Distance Nodes

Consider the following sequence:
Tree = ((((A,B),((C,D),E)),F),G,H)

This is a representation of an un-rooted tree includes matches parenthesis, commas and letters, each letter is indicating a leaf or node.

We should calculate distances between every two leaves. Distance between leaves into a pair parenthesis is one. For example distance (A,B) = (C,D) = 1.
Also, distance between (Nodei, Nodej) = (Nodej, Nodei). For example, distance(C,F) = distance (F,C).
For calculating nodes, I did following approach:
I put every pair nodes into a nod:

X = (A,B), Y = (C,D) ==> Tree = (((X,(Y,E)),F),G,H) 
Z = (Y,E) ==> Tree = (((X,Z),F),G,H)
T = (X,Z) ==> Tree = ((T,F),G,H)
U = (T,F) ==> Tree = (U,G,H)

Also, I put all of distances in a table:

	A	B	C	D	E	F	G	H
A	0	1	4	4	3	3	4	4
B	1	0	4	4	3	3	4	4
C	4	4	0	1	2	4	5	5
D	4	4	1	0	2	4	5	5
E	3	3	2	2	0	3	4	4
F	3	3	4	4	3	0	2	2
G	4	4	5	5	4	2	0	1
H	4	4	5	5	4	2	1	0

I need to a program to calculate distances between every two nodes.

Thanks a lot.

1 Like

If you have constructed tree you can find common parent for both nodes and distance is max path length form both nodes…

And how to find common parent?

int parentDistance( nodeA, nodeB )
    // it holds that nodeA.parent != nodeB && nodeB.parent != nodeA
    if ( nodeA == nodeB ) return 0;
    int da = nodeA.depth
    int db = nodeB.depth
    if ( da == db ) return parentDistance( nodeA.parent, nodeB.parent ) + 1;
    if ( da < db ) return parentDistance( nodeA, nodeB.parent ) + 1;
    if ( da > db ) return parentDistance( nodeA.parent, nodeB ) + 1;
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Obviously, the betlista solution is correct. It gives you the distance between a chosen pair of leaves, but it does not compute the matrix itself. That’s why i wondered if it was possible to do it. Following is the thinking i just had, without pretending it’s correct, nor it’s fast enough ! :slight_smile:

I think the solution will really depends on the data representation you choose. Let me explain.

Your problem is typically constructing a 0-diagonal symmetric distance matrix in a leaf-labeled tree. It’s a very common routine in phylogenetics, applied on so-called phylogenetic trees, to valuate the patristic distance between groups of DNA-related organisms. Of course, computing pairwise distances between nodes could be achieved with usual shortest path algorithms that compute the length of paths between all pairs of nodes (as Dijkstra, for example). That principle holds for any structure representation : trees, for instance.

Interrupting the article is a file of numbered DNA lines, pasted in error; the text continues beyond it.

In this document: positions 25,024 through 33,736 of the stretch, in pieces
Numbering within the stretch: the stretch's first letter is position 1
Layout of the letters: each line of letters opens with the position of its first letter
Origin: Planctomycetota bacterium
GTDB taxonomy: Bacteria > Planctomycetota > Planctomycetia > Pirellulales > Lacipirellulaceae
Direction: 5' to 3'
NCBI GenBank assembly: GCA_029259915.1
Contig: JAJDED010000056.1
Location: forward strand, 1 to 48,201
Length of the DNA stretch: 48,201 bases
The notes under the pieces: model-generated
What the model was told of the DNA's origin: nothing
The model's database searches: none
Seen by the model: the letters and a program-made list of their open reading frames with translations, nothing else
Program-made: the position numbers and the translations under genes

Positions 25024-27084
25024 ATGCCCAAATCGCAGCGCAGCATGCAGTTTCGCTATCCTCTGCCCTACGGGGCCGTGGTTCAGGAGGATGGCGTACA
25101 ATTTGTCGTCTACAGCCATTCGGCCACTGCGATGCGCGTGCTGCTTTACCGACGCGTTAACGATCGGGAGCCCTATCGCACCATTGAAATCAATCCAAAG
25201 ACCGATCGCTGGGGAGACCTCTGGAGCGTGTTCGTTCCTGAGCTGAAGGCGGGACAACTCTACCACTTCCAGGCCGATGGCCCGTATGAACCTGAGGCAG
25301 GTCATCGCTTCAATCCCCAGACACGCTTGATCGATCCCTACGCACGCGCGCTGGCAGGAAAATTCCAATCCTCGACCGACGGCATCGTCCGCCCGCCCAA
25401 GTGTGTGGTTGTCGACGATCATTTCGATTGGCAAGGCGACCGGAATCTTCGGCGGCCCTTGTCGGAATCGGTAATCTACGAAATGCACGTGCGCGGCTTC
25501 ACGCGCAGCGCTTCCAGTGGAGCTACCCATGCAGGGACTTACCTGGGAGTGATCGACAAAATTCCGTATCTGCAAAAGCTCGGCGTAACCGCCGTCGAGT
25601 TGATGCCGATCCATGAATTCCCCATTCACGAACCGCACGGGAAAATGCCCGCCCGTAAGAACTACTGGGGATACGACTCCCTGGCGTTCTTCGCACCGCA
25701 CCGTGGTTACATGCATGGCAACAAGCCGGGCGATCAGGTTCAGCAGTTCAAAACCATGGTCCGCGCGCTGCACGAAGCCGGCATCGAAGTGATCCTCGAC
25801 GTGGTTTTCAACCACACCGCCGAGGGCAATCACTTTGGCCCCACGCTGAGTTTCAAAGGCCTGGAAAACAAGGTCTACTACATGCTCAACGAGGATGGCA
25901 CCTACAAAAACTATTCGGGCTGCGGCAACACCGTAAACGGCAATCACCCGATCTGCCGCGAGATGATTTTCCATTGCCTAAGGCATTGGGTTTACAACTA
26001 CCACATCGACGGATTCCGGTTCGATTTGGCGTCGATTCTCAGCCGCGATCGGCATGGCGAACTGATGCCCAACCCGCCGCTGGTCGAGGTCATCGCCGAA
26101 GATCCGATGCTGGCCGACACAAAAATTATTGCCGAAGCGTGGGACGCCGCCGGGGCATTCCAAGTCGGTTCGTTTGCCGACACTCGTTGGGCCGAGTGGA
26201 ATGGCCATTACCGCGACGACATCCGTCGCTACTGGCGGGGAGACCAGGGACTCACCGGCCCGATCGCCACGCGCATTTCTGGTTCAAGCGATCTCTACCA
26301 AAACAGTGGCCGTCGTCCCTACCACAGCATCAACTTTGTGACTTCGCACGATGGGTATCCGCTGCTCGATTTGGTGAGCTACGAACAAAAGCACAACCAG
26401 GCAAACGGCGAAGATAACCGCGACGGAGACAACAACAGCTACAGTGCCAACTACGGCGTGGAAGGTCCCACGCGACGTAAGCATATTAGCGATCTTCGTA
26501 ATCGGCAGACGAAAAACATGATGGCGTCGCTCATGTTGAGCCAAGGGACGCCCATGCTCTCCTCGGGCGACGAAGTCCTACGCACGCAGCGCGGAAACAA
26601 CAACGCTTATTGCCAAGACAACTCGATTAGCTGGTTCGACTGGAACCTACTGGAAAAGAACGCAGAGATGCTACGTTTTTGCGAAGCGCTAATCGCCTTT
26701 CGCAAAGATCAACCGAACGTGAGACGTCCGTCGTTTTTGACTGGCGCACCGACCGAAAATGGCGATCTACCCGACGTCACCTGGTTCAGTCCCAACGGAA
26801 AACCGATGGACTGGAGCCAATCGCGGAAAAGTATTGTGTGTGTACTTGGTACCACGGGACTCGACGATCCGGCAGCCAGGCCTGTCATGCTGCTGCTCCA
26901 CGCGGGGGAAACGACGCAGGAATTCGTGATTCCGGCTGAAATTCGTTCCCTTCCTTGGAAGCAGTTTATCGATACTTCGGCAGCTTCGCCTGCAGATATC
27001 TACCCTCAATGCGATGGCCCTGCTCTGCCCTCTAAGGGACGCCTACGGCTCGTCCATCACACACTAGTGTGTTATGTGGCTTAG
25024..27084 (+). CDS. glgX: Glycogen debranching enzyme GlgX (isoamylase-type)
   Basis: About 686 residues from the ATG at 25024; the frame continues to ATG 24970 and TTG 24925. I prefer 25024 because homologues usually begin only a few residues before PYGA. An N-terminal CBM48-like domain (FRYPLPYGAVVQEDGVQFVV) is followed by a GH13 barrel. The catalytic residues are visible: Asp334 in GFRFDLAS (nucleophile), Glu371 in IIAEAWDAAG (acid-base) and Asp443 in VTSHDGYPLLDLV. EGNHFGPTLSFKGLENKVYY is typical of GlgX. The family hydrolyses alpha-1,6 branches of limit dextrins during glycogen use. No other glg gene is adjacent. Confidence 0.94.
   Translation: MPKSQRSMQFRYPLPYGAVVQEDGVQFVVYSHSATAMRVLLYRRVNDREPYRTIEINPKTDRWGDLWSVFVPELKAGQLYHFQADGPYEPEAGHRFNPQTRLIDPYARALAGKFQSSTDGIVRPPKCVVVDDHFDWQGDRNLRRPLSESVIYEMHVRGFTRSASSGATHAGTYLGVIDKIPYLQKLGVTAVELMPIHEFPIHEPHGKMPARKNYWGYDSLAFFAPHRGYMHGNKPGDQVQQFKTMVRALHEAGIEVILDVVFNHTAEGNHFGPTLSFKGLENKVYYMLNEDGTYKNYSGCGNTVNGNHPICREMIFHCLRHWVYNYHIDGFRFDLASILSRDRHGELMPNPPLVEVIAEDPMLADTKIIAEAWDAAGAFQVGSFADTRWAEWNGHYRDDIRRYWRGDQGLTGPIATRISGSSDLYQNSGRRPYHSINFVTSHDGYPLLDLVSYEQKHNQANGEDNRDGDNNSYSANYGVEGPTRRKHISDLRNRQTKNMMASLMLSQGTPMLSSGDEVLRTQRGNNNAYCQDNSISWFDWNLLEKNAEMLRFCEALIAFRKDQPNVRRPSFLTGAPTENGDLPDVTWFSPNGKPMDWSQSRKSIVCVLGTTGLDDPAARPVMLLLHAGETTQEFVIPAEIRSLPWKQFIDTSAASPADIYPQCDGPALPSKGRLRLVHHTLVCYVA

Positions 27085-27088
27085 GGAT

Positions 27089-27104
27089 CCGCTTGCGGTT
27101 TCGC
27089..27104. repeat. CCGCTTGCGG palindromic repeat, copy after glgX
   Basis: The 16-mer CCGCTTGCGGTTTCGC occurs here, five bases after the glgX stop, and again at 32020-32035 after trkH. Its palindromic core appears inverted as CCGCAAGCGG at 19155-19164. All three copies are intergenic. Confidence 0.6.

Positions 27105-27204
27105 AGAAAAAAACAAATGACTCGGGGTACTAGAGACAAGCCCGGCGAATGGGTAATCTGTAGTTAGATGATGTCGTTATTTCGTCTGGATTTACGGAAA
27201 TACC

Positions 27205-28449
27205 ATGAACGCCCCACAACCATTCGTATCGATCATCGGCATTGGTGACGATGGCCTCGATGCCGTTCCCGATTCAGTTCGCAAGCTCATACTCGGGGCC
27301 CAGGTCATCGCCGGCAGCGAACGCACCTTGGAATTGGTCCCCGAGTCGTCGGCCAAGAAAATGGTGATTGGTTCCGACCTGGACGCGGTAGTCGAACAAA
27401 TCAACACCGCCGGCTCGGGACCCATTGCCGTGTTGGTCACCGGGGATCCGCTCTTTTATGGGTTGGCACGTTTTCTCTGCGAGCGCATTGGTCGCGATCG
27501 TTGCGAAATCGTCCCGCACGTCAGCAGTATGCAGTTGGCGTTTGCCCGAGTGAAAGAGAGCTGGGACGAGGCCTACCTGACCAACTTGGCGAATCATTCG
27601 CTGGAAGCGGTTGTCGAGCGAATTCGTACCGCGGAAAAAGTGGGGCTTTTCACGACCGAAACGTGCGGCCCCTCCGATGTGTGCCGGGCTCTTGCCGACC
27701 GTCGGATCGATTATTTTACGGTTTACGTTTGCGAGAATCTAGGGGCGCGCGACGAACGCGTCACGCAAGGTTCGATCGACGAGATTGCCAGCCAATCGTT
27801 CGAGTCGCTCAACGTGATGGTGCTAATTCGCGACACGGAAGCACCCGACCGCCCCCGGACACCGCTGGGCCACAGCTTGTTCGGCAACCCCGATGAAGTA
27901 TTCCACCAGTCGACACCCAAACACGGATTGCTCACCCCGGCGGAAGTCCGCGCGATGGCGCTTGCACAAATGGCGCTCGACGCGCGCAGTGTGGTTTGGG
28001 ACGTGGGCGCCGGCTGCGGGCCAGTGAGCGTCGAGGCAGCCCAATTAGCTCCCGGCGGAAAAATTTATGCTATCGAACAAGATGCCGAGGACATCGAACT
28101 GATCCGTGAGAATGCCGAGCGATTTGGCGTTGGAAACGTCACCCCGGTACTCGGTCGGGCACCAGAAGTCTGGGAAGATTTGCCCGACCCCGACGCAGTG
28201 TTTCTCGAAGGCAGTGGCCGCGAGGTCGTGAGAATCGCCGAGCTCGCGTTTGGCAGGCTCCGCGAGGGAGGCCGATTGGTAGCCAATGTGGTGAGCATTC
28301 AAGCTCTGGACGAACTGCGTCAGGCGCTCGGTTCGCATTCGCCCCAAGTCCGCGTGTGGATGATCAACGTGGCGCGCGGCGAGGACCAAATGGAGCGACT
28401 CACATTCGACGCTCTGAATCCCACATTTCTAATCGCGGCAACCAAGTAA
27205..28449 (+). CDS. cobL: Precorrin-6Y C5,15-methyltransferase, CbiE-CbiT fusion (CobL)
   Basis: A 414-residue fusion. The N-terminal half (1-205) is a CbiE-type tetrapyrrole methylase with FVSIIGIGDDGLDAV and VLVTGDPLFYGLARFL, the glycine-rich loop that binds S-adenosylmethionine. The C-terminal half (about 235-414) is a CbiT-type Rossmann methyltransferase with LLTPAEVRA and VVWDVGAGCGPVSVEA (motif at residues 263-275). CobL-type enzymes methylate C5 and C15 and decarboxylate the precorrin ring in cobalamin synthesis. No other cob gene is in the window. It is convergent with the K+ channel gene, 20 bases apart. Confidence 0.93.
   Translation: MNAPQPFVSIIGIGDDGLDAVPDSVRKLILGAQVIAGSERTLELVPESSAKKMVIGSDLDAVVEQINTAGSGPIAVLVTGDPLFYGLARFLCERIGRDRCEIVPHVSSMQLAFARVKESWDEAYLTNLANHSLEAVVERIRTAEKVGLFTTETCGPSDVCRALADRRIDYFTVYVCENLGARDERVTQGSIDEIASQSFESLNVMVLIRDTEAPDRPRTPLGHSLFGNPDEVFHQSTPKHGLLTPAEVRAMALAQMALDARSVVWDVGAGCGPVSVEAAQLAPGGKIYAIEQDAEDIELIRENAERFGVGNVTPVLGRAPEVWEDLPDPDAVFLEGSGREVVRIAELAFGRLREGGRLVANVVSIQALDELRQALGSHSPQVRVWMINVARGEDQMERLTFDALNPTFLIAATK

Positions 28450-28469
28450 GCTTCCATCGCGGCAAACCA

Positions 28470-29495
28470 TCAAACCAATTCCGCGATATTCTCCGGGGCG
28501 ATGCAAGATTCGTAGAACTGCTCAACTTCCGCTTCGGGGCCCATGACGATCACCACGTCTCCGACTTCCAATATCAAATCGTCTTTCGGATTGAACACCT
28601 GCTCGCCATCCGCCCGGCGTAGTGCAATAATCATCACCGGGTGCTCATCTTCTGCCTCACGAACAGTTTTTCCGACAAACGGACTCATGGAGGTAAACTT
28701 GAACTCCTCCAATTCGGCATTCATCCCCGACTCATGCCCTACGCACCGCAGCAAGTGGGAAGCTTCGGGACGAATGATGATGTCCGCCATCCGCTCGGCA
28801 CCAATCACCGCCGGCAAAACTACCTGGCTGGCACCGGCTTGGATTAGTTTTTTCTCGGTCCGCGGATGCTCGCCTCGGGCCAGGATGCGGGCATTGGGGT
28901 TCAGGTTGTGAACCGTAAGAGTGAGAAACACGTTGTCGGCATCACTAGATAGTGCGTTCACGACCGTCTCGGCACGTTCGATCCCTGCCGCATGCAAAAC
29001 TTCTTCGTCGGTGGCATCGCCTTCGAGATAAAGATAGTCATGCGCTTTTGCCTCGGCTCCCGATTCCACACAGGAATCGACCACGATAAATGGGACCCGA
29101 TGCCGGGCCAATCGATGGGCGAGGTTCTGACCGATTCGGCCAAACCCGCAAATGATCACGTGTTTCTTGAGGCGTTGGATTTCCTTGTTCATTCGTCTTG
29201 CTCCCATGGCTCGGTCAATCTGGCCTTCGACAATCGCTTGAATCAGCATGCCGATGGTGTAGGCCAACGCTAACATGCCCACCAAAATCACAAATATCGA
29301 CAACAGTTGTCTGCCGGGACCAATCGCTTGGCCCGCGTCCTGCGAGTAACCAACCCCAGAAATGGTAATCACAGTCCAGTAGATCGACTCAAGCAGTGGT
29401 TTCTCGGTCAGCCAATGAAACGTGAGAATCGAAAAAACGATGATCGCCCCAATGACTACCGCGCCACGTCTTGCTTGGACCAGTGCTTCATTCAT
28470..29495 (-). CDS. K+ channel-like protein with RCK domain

But let me show you something.

If you represent your tree as a correctly parenthesized string, the distance between two nodes is simply the number of mispaired parenthesis between them. Thus, if you want to compute the distance between one chosen pair of leaves, it’s fast (it IS an equivalent solution to betlista’s one). For the whole matrix, the gap is probably located in turning this algorithm to a dynamic programming one.

Here is the Python code i wrote for a single pair of leaves :

#!/usr/bin/env python
#-*- coding:utf-8 -*-

def distance(T, start, stop):
    if start == stop: return 0
    a, b = T.index(start), T.index(stop)
    a, b = min(a, b), max(a, b)
    UP, PBP = 0, 0  # unbalanced / possibly balanced
    for c in T[a:b]:
        if   c == ')' and not PBP: UP += 1
        elif c == ')' and     PBP: PBP -= 1
        elif c == '(':             PBP += 1
    return UP + PBP + 1

def main():
    Tree = '((((A,B),((C,D),E)),F),G,H)'
    print ' ',
    for c2 in 'ABCDEFGH':
        print c2,
    print
    for c1 in 'ABCDEFGH':
        print c1,
        for c2 in 'ABCDEFGH':
            print distance(Tree, c1, c2),
        print

main()

If you want the whole matrix, just use the same idea with dynamic programming.

#!/usr/bin/env python
#-*- coding:utf-8 -*-

def init(T):
    UP, PBP = 0, 0  # unbalanced / possibly balanced
    result = {}
    for c in T:
        if   c in 'ABCDEFGH':
             result[c] = (UP, PBP)
        elif c == ')' and not PBP: UP  += 1
        elif c == ')' and     PBP: PBP -= 1
        elif c == '(':             PBP += 1
    return result

def distance(d, c1, c2):
    if  c1 == c2:
        return 0
    else:
        return abs(d[c2][0]-d[c1][0]) + abs(d[c2][1]-d[c1][1]) + 1

def main():
    Tree = '((((A,B),((C,D),E)),F),G,H)'
    d = init(Tree[4:-1])
    print ' ',
    for c2 in 'ABCDEFGH':
        print c2,
    print
    for c1 in 'ABCDEFGH':
        print c1,
        for c2 in 'ABCDEFGH':
            print distance(d, c1, c2),
        print

main()

Please note it’s only a proof-of-concept algorithm, as leaves names are hard-coded.

(d[c] is the numbers of ‘)’ and ‘(’ mispaired parenthesis between the first leaf and ‘c’)

This dp solution is in O(n) where n is the size of the string (representing the tree).

The previous one was in O(n^2) where n was the number of leaves.

Depending on how big is your tree, it could make a difference. Has it many leaves ? What is its maximum depth ? You should really consider these constraints, it matters. :slight_smile:

Well, it’s a possible solution. I don’t know if it’s the best one, but in my opinion, it’s worth giving it a try ! :slight_smile:

pictures uploading is not working on CodeChef, share it somewhere please (f.e. I’m using http://imgur.com/ for this)

Hi.

Thank you for your comment.
Actually I can build my tree from the mentioned approach (scan the tree every time and assign pair nodes to a parent and scan again)

But I am looking for faster way. I could find an approach for that and I am testing.
I will publish my solution after.